Short Stories, Irish literature, Classics, Modern Fiction, Contemporary Literary Fiction, The Japanese Novel, Post Colonial Asian Fiction, The Legacy of the Austro-Hungarian Empire and quality Historical Novels are Among my Interests

Friday, December 22, 2017

“Bontshe the Silent” - A Short Story by I. L. Peretz - 1894 - translated from Yiddish by Hillel Halkin

A Podcast of Bontshe the Silent by I. L. Peretz

Yivo Institute Article on I. L. Peretz

“Isaac Leib Peretz was arguably the most important figure in the development of modern Jewish culture—and until 1939 one would not have had to argue the claim at all. Peretz dominated Jewish literary life in Warsaw almost from the moment he settled there in 1890 until his death on the fifth day of Passover, April 3, 1915, his influence radiating outward from the Polish capital to the growing centers of Jewish settlement worldwide. The estimated hundred thousand people who accompanied his remains to the Warsaw cemetery included delegates and representatives of every sector of Jewish life, testimony to his inclusive appeal at a time of increasing political factionalism. When the Yiddish writers of America formed a new literary association the year after his death, they named it for Peretz.”.  Ruth Wisse, from her Introduction to The I. L. Peretz Reader, from Yale University Yiddish Library 

“Bontshe the Silent” (sometimes titled as “Bontshe Shvayg”) is the seventh story by I. L. Peretz (1859 to 1915, Poland) to be featured on The Reading Life.  All of the stories by him I have so far read are contained in The I. L. Peretz Reader, edited and introduced by Ruth Wisse.  (In the interest of full disclosure, Yale  University Press has given me many fine books, including this one.)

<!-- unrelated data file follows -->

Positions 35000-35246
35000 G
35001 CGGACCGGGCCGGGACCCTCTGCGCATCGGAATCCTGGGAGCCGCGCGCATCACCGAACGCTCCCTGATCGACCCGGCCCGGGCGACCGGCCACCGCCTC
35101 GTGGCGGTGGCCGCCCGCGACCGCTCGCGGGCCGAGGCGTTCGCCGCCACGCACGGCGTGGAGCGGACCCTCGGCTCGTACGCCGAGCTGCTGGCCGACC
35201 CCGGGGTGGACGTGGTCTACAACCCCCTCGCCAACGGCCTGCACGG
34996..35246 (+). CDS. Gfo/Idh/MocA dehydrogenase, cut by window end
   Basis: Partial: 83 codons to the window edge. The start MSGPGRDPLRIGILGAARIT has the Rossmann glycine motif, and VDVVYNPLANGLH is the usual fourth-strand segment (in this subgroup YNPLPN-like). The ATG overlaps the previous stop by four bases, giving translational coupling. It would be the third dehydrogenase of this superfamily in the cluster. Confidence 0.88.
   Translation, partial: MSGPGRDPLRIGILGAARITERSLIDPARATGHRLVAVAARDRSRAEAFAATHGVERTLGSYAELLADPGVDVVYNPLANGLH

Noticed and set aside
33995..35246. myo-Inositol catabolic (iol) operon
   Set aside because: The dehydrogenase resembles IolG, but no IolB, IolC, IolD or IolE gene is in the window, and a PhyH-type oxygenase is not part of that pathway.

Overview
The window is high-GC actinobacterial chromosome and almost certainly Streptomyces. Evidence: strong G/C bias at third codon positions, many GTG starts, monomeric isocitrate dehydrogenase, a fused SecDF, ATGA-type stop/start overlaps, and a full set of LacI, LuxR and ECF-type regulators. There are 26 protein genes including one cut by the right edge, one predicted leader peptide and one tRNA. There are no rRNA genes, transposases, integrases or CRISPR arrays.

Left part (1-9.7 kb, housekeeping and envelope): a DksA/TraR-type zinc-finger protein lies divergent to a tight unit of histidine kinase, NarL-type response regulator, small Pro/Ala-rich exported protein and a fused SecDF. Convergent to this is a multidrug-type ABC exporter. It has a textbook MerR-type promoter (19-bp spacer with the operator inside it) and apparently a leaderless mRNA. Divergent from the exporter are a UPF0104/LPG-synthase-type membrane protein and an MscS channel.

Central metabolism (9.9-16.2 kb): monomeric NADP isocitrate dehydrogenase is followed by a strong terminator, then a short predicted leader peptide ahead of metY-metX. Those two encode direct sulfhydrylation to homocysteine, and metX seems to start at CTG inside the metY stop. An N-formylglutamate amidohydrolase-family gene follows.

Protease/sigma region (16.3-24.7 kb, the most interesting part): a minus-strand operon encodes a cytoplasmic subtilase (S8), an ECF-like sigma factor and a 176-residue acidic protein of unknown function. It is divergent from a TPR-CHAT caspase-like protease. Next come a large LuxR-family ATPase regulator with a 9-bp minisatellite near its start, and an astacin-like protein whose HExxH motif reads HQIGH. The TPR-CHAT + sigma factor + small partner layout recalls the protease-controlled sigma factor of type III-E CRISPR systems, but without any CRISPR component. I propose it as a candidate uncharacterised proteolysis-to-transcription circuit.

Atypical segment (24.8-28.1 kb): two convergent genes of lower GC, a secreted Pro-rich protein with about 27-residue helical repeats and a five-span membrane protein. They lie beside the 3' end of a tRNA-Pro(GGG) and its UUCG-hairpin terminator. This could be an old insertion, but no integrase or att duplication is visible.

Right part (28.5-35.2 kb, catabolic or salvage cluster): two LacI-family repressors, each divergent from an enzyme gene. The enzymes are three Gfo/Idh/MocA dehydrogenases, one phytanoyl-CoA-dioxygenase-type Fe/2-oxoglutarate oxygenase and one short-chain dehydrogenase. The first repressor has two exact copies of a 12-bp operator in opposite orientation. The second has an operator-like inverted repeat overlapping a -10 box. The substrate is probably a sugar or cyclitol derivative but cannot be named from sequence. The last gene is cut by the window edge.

Bontshe lived a life of total obscurity, mattering to no one in life or death.  He suffered terribly, he was thrown out of his home by a drunken father and abusive stepmother at age 15.  He married a woman who cheated on him and left him with a son to raise.  As soon as the boy was able, he in turn tossed Bontshe into the streets.  

When he dies he is shocked when the most supreme angels trumpet his arrival and Father Abraham personally welcomes him to the afterlife.  He knows he will be tried to see if he is worthy of heaven.  The defending attorney (Peretz was an attorney and I suspect a very eloquent courtroom performer) recites all Bontshe suffered in silence.  When the prosecutor takes over, he can think of nothing bad to say about Bontshe.  Father Abraham tells him that on earth he may have had nothing but now all the riches of heaven are his, all he has to do is ask.  Bontshe says, almost afraid to speak, that he would like every morning to have a hot roll with butter.  As the story closes, everyone in court is laughing at Bontshe.  They cannot fathom the life that has lead him to ask for only this.

Mel u

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